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Dynamic Gardening Part 2 – Soil Composition

by Michael King March 15, 2017 3 min read

The Importance of the Biological Terrain, Soil Composition and Humus Soil Depth on Plant Growth

Effects of the Biological Terrain, Soil Composition & Humus Soil Depth on the Development of Plants

The biological terrain refers to the balance of microbial life, vermiculture (worms), pH, and active nutrients within a soil (or a human body for that matter), along with levels of pollution orcleanliness.

Soil composition, which is a more narrowed definition of the terrain, referring to the balance of humus matter, clay, sand, earthen minerals, and othercomponents essential to the growth of plants.

Depth of soft humus-rich soil before hitting a clay or granite-type hardpan is another component affecting soil health by limiting or lengthening the ability of roots to reach the greater depths for nutrient access.

Observations from our 2010 Garden Experiment
In this year's garden I found sunflowers to be an excellent gauge of soil health. I learned a great deal about how successful I was at improving my soil's quality from observing how tall the sunflowers got, how many flowers the multi-flower versions produced, how large the seed head of the single flower versions got, and whether or not the sunflower was able to hold up the weight of the flower(s) without falling over (indicating the presence of adequate silica in the soil).

Below are a few pictures which demonstrate the sunflower's ability to visually display the health of your garden soil.

Most of what you will see below are volunteers from a layer of compost/worm bin material added between layers of our new garden soil blend. All three photos below were taken on the same day, and all three sunflowers were volunteers in the garden from either birdseed (the 3rd photo) or last year's sunflowers that were placed into my compost pile (found in the new garden soil).

The first picture is actually our youngest sunflower volunteer (it took us most of the summer to build up our garden soil again, starting from scratch, so volunteers were exposed to the surface soil at different times).

This sunflower is an example of getting it right in all three areas responsible for soil health: biological terrain, soil composition, and humus soil depth (close to 18 inches). The flower reaches 11 feet in the air and holds close to 50 budding flowers throughout its infrastructure (common to the species). The stalk is over 2 inches in diameter revealing the high silica presence in the soil (from Silica Rich Clay and Liquid Gold) and the leaves are broad, shiny and healthy. Destroyer insects are not drawn to a healthy plant grown in deep, nutritious, microbially rich, humus soil.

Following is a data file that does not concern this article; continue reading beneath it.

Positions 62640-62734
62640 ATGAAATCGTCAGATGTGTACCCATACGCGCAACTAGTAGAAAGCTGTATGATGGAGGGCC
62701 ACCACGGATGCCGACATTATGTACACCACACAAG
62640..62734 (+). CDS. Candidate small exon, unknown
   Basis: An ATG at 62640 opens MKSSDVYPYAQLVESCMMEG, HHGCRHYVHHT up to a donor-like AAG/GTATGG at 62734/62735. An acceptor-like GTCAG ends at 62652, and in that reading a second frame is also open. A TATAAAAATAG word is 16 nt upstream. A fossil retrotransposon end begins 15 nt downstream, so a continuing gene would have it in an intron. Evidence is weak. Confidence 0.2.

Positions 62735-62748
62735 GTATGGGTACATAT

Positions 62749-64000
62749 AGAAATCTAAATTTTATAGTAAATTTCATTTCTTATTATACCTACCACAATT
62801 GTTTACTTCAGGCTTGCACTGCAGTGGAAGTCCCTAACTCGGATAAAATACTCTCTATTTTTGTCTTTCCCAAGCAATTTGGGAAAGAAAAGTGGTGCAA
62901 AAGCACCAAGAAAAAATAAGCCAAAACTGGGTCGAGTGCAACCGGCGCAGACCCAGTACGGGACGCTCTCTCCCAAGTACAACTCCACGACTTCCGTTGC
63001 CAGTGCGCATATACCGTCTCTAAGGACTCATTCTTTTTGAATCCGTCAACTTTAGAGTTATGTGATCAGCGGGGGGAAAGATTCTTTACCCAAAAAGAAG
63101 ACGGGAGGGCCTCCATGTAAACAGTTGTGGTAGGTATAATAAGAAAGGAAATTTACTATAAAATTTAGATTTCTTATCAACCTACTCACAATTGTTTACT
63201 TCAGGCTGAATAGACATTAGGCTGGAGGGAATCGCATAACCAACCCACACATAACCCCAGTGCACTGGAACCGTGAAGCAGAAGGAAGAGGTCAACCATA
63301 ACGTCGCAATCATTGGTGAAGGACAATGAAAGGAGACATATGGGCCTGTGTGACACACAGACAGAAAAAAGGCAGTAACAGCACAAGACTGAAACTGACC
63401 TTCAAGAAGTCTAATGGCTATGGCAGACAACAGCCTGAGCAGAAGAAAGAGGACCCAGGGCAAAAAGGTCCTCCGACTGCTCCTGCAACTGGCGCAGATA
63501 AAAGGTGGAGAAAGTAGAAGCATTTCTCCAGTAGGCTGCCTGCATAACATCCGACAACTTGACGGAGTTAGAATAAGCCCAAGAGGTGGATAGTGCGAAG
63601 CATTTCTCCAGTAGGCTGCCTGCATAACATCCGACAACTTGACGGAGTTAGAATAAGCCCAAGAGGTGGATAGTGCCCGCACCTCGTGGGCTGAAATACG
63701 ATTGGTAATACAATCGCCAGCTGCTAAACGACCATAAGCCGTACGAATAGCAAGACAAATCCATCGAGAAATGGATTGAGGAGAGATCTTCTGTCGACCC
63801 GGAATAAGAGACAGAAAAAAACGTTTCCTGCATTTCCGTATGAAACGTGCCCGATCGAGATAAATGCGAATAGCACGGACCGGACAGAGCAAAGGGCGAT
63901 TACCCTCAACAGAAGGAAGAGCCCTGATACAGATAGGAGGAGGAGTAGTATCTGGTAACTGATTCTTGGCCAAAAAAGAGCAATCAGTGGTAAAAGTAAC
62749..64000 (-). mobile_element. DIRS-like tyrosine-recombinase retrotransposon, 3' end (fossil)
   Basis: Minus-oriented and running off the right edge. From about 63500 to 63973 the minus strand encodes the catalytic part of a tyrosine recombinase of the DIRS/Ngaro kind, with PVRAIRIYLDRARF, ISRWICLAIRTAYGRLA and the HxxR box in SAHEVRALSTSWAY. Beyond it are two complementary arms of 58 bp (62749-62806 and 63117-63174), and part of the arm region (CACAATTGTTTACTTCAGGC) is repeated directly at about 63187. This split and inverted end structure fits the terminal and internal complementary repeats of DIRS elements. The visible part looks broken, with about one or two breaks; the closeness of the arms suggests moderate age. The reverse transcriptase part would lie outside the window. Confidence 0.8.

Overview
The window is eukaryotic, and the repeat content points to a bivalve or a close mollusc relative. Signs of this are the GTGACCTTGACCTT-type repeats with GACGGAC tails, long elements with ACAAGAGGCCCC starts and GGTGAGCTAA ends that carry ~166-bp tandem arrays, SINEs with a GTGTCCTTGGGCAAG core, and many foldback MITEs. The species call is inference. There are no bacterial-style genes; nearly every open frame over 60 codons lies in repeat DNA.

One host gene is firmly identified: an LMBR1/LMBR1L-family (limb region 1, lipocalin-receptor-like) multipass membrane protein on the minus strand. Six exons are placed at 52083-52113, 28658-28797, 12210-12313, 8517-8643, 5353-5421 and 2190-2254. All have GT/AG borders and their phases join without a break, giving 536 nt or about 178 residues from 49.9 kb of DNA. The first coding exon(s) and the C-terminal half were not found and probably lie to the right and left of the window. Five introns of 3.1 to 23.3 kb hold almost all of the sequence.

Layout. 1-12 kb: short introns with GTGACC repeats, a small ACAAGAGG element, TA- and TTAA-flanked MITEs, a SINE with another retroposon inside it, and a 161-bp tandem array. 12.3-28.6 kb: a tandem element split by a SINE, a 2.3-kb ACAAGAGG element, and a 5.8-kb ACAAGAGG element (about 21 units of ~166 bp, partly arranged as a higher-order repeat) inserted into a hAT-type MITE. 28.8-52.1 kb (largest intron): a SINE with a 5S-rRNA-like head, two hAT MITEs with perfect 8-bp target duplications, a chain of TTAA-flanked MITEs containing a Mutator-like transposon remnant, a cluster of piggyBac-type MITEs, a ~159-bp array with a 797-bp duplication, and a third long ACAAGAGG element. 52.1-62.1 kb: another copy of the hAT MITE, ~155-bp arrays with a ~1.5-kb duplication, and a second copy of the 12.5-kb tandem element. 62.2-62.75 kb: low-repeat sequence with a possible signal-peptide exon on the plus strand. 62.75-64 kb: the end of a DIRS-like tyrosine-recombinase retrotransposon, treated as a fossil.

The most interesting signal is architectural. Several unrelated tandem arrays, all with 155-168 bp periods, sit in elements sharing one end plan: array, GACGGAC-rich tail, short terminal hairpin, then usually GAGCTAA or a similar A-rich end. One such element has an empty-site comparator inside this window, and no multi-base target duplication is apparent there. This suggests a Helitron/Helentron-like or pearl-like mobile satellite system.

11footsunflowersep2010

Here is an example of a sunflower grown in soil that contains a moderate amount of biological additives, a mixture of poor soil and beneficial mineral/nutrient additives, and a shallow humus soil depth (less than 8 inches) before hitting a decomposed granite base. Even though this sunflower sprouted long before the one pictured above, it is just now beginning to flower. These less than ideal conditions promoted slower plant growth, later blooming and a thinner stalk. Even though the plant is healthy due to the few biological and mineral additives, the shallow humus soil depth and poor original soil composition deterred its development.

sunflower-moderate-soil-2010r

Below you see an example in which all three components responsible for soil health, the soil's biological terrain, composition, and humus soil depth, were ignored, being grown in pure decomposed granite (a volunteer from winter bird seed). The shiny object at its base is a quarter.  For some reason my camera would look right past the tiny frail flower to the larger background for its focus, so the image is not very crisp, but the point is clear - soil quality matters when it comes to growing quality plants and produce!

granite-sunflower-2010 

Clearly, the biological terrain (bacteria, fungi, worm presence, pH, etc.), the soil composition (mineral/nutrient content, humus/clay/sand, etc), as well as the soft humus depth available for extended root development play significant roles in the growth rate, size and health of a plant.

Many blessings of health and success,
Enjoy the simple gifts from Nature!

Related Articles:

Soil-Based Organisms and the Human Microbiata

Dynamic Gardening Part 1 - Vermicomposting
Worms in Your Soil are the Prime Indicator of Soil Health

Dynamic Gardening Part 2 – Soil Composition
The Importance of the Soil's Biological Terrain, Soil Composition and Humus Soil Depth on Plant Growth

Dynamic Gardening Part 3 – Build Your Soil
How to Build Your Soil for Maximum Plant Health & Production

Dynamic Gardening Part 4 – Worm Castings
Worm Castings & Red Wrigglers – Your Garden's Best Friends

Michael King

Michael King is a Life Enrichment Consultant, a natural intuitive, a researcher of Nature's most powerful healing resources the world over, the author of "Detoxify, Nourish & Build - Three Essentials for Vibrant Health" and the Vital Health News Updates - a periodic newsletter documenting the most life-building natural resources on the planet. Michael is also an advocate of sustainable gardening, environmental responsibility, and an architect of ways to increase global food production.



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